Weíve all seen them! Theyíre all over the internet and in the back of magazines such as Advertising Age and Brandweek! What are we talking about? Weíre talking about companies looking to hire marketing talent and having unreasonable expectations in their search. You know the ones...
Internet start-up looking for ten years of consumer package goods and minimum 5-7 years of internet experience to fill the role of Director of Business Development. Competitive compensation program (read: lateral, at best) and full (read: bare-bones) benefits program for ideal candidate.

Or, this one...

Consumer package goods company looking for Brand Manager with 7-10 years of experience to fill Senior Product Manager position. Salary competitive (lateral)!

Times have indeed changed. No longer is there a fountain of marketing talent in which every company can go to be replenished . Virtually every company is hiring fewer marketing people, not more. If an organization traditionally hires its marketers from campus, its hiring fewer people than they did a few years ago. What is most interesting about this shortage of talent is that the demand for marketing talent has never been greater. Potential candidates arenít merely getting the calls from other CPG companies, but from a plethora of other companies and industries. Many of these companies are ones consumer marketers have never even heard of! No question that many of these assignments represent considerably higher risk to the individual, but the bait is the promise of a more significant up-side. Promises are not certainty and many who ventured into the dot com world are already beginning to make their way back to positions with more solid footing. The promise of a big payoff becomes nothing more than a bitter memory. Still, the allure of that one run at the brass ring is one thing many people canít resist because, after all, some people have indeed succeeded!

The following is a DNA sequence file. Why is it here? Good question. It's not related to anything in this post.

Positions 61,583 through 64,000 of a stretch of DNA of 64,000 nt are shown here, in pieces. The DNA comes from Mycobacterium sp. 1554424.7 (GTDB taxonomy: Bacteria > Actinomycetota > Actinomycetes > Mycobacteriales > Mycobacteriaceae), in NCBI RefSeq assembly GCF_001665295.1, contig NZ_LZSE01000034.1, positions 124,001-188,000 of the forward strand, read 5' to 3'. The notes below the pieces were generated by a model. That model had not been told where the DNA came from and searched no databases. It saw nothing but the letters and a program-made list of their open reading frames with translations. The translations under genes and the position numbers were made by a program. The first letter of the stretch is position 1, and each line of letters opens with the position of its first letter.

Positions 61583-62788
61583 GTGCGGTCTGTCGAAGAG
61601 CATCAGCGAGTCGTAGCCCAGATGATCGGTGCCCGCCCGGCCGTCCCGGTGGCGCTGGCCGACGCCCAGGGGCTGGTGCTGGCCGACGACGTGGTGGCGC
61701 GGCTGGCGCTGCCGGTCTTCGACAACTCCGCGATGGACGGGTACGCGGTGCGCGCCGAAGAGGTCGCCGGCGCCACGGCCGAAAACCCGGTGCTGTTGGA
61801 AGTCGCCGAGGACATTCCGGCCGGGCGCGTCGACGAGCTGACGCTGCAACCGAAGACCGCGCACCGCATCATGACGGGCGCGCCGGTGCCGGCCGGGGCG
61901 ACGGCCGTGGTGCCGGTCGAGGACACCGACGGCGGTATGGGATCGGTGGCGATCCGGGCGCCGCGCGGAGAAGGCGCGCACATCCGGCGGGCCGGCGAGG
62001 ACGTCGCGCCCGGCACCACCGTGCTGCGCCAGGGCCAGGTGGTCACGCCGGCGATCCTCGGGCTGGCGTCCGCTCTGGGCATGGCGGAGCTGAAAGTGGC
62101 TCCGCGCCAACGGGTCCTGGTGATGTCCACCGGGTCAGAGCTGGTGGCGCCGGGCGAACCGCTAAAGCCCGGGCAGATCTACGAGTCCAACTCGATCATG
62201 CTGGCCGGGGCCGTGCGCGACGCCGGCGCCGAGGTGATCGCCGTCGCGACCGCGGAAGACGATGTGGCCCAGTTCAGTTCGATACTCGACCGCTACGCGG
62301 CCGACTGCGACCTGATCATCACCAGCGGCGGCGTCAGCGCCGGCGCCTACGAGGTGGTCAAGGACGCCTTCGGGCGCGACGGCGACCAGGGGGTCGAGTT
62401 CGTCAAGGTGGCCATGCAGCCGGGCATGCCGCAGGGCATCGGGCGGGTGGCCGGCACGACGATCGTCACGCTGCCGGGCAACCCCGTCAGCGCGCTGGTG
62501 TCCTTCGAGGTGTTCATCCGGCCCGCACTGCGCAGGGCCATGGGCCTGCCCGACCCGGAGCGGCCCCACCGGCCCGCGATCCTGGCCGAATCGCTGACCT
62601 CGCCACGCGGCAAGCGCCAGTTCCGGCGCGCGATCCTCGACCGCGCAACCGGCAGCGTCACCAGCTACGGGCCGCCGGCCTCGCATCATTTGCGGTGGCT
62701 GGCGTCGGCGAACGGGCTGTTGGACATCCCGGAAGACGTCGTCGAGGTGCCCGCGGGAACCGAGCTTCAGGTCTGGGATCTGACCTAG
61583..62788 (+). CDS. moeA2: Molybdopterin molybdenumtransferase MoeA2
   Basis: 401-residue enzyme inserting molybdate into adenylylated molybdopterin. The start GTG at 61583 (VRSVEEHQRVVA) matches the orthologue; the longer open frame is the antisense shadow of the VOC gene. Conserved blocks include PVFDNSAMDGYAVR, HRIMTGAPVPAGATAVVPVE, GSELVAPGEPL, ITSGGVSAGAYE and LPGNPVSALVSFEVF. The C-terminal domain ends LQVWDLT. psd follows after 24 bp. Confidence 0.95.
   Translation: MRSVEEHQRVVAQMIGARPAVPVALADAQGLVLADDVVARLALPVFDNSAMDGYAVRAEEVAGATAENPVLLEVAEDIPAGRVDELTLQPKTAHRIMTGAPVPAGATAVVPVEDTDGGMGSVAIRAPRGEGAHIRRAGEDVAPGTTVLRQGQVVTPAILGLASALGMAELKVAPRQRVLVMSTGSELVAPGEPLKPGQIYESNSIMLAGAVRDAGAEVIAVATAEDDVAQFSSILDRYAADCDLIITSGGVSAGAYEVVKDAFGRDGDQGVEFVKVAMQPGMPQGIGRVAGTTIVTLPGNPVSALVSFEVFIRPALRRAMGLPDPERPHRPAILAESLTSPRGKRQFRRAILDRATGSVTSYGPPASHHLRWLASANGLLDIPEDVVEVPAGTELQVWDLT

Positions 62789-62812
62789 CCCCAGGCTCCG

One interesting sidebar in this topsy-turvey recruiting climate has been the failure of many hiring companies to fully recognize and deal with the changing conditions of todayís marketplace. Many companies, still looking to hire in the same fashion as they did ten years ago, are finding that they are losing candidates to other companies and that it takes a longer period to fill positions. Many companies have taken to playing a form of "musical recruiters" in the belief that the problem exists with the chosen recruiter, the seller, not with that which they are selling. Both internal and external recruiters are facing the same age old problem: You may be able to lead a horse to water and perhaps even get the animal to get his head down to water level, but it still remains for the horse to want to drink.

Despite this, there are some companies who have been able to adapt to this changing marketplace and have had great success in recruiting marketing talent. So what have they done differently? Is the "product" theyíre selling a better product? Or is it something else...

Just like people, companies develop tendencies or habits in the way they do business. These habits help to create the culture, the corporate personality. No where is this more evident than in the area of recruiting. Once a company has success recruiting and hiring talent, it has a tendency to keep hiring similar talent from the same resources. In sports, its called "going back to the well". Take for an example the football team that keeps running the same play. If it works early on, the quarterback keeps calling it. Soon however, the other team adjusts and everyone, including fans in the seats, know itís coming. Coaches will tell you that the key to success is always in "mixing up" the plays and recruiting needs to be handled the same way.

So here are some keys to consider in hiring:

  1. BE Creative! Donít get locked into hiring out of a select group of targeted companies. These companies are probably the same ones that everyone else in your industry has targeted so your call may be the tenth or twelfth recruiting call the individual has received THIS WEEK! If youíre not the top dog in your industry(and that label changes very quickly today), the one everyone is dying to work for with an opening that moves the individual dramatically ahead, then you may have a problem attracting candidates.